Saturday 17 October 2009


Shapwick School (HERE)is based in a rather stunning Somerset manor house, complete with a medieval dove cote, - and there is an old mulberry tree and a medlar tree in the grounds, reminders of the past. I’m sure there are no real ghosts- although the kids tease each other about the grey lady who visits the dormitories…. But it is easy to imagine that the ghosts of ladies in sun bonnets still play croquet on the flat lawn outside the staff room windows, and maybe a pale visitor called Hans Christian Andersen makes up stories by the garden wall… Painting of Andersen, 1836, by Constantin Hansen.
Shapwick is a rather special place – a school for dyslexic kids, kids with other ‘stuff’ that stops them learning in the ways our esteemed system requires….the website says: a school which specialises in supporting children aged 6 to 19 who have dyslexia, dyspraxia and dyscalculia. And I was running a ‘Creative Writing Day’ for all 18 Year 9s – an utterly engaging group of mixed-ability kids.
The day was all about imagining. About being given permission to use the pictures inside our heads, and nothing whatsoever to do with ‘English lessons’. Spelling, handwriting, grammar, those things could be forgotten, not worried about, as stories, characters, monsters, colours and shapes streamed in through the door ready to be used. Aided and abetted by Hans Christian Andersen, who listened outside the window.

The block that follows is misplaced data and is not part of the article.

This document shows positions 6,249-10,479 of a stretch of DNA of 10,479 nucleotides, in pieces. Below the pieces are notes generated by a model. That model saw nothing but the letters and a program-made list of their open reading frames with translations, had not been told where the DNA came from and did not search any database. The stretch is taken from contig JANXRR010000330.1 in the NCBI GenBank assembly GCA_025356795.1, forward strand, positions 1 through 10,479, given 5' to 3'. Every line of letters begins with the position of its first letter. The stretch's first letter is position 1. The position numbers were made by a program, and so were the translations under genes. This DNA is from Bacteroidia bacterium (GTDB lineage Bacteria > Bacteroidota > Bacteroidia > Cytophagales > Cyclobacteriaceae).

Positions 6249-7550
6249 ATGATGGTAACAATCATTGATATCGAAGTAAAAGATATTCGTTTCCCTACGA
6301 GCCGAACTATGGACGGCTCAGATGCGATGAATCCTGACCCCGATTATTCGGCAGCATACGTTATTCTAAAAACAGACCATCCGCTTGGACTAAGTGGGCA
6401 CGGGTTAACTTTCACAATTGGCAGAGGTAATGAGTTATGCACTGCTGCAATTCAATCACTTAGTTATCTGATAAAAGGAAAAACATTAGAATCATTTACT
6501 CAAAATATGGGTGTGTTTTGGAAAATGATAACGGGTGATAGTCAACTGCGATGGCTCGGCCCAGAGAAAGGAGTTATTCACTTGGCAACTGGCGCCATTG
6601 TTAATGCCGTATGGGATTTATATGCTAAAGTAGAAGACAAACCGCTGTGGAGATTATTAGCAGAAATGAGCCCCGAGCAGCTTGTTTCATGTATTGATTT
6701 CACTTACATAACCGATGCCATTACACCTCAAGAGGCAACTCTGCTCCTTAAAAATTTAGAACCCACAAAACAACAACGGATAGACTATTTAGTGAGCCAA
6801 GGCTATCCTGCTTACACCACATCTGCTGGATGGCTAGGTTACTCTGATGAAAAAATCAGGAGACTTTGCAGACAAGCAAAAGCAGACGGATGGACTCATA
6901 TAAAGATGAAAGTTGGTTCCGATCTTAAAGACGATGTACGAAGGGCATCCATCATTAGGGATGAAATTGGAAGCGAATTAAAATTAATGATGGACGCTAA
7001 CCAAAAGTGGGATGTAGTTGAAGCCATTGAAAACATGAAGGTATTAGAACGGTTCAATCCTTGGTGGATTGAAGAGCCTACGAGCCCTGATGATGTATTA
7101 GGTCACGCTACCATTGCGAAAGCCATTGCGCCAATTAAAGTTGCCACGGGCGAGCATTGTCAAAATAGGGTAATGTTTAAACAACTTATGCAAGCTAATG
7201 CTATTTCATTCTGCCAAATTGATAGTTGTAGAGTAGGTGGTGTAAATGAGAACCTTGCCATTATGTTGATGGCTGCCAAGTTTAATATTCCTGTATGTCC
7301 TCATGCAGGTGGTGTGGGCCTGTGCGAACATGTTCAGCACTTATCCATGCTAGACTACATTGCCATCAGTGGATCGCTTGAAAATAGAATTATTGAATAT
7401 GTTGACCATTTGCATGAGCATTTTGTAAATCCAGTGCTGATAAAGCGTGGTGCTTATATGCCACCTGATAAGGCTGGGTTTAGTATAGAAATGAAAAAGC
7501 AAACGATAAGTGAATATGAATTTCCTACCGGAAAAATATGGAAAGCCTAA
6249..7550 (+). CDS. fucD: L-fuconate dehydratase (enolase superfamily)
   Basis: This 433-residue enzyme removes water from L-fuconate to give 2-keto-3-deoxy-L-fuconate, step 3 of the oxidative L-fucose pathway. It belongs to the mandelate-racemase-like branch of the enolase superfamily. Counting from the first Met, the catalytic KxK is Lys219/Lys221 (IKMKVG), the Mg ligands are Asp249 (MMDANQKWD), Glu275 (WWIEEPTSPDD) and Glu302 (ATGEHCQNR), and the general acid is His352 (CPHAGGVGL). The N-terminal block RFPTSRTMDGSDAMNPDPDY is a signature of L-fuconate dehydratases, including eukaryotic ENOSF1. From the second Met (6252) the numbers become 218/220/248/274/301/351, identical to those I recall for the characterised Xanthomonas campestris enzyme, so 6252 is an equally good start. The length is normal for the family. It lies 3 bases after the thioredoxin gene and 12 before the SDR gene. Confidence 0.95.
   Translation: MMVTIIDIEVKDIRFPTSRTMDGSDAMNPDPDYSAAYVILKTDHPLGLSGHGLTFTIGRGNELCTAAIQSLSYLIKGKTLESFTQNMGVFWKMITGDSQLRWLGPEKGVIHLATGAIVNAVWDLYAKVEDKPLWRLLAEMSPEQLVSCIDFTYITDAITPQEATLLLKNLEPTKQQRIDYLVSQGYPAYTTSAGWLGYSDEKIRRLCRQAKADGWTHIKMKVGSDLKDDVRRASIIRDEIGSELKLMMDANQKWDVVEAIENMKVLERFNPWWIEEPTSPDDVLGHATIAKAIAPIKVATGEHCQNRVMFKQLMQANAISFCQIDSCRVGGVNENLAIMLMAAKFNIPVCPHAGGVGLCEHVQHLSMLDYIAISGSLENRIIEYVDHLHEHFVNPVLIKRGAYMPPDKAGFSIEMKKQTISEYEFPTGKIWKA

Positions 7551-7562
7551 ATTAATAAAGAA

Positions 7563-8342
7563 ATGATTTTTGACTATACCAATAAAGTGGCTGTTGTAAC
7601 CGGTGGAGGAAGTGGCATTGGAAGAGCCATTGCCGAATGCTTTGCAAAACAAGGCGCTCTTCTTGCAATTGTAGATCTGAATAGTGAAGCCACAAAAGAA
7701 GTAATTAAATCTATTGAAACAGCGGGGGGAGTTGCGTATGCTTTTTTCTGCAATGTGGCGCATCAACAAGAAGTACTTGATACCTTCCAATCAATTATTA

Why Hans C A? It struck me, as I was planning the day, to look up well known writers who have experienced and overcome learning difficulties- call it whatever label feels comfortable. And who do I find but Hans Christian Andersen -a boy who was uber-sensitive, was a poor student, didn’t finish his schooling until the age of 22 and was the despair of his teachers. His lack of ability in the classroom seems to have sent his imagination into overdrive, as he invented stories from a very early age – maybe to compensate – to escape. And if he could do that, so could we.
And we certainly did. We played the ubiquitous ‘Consequences’ to break the ice and start laughter flowing. We looked at Kafka’s 'The Metamorphosis’ and went off to wonder what it would be like to wake up as… a beetle, a spider, a werewolf, a bee, a blue-tit, a monster, a puppy…or to wake up black and tall if you are white and short, or indeed - white and short if you are tall and black!
Then another… what would it be like if someone you cared about became an ant? How would you protect them? I read them my Ant story, (forthcoming micro-fic collection, Ed’s Wife and other Creatures) and off they went to create their own Ant masterpieces. More interesting stuff! We had ‘Mum’ the ant being put into a jamjar, and being fed a single grain of sugar. We had a brother who turned into a black butterfly ‘because black butterflies are more interesting than ants’. Can’t argue with that…
The afternoon saw my patent ‘poetry machine’ in action, and lines about love being like a hurricane, jealousy like a blizzard, and hurt ‘like an earthquake where you need a ladder to get yourself out of the depths of a chasm’. That from a young lady who blossomed as the day unfolded.
Most of them were so switched on that they went off and wrote by themselves for almost an hour, after lunch, with minimal input. And those who found it hardest had help to decide what to make up… but then off they went, creating scenes from WWI, WWII, and a fab piece about a boywith supercharged farts (!).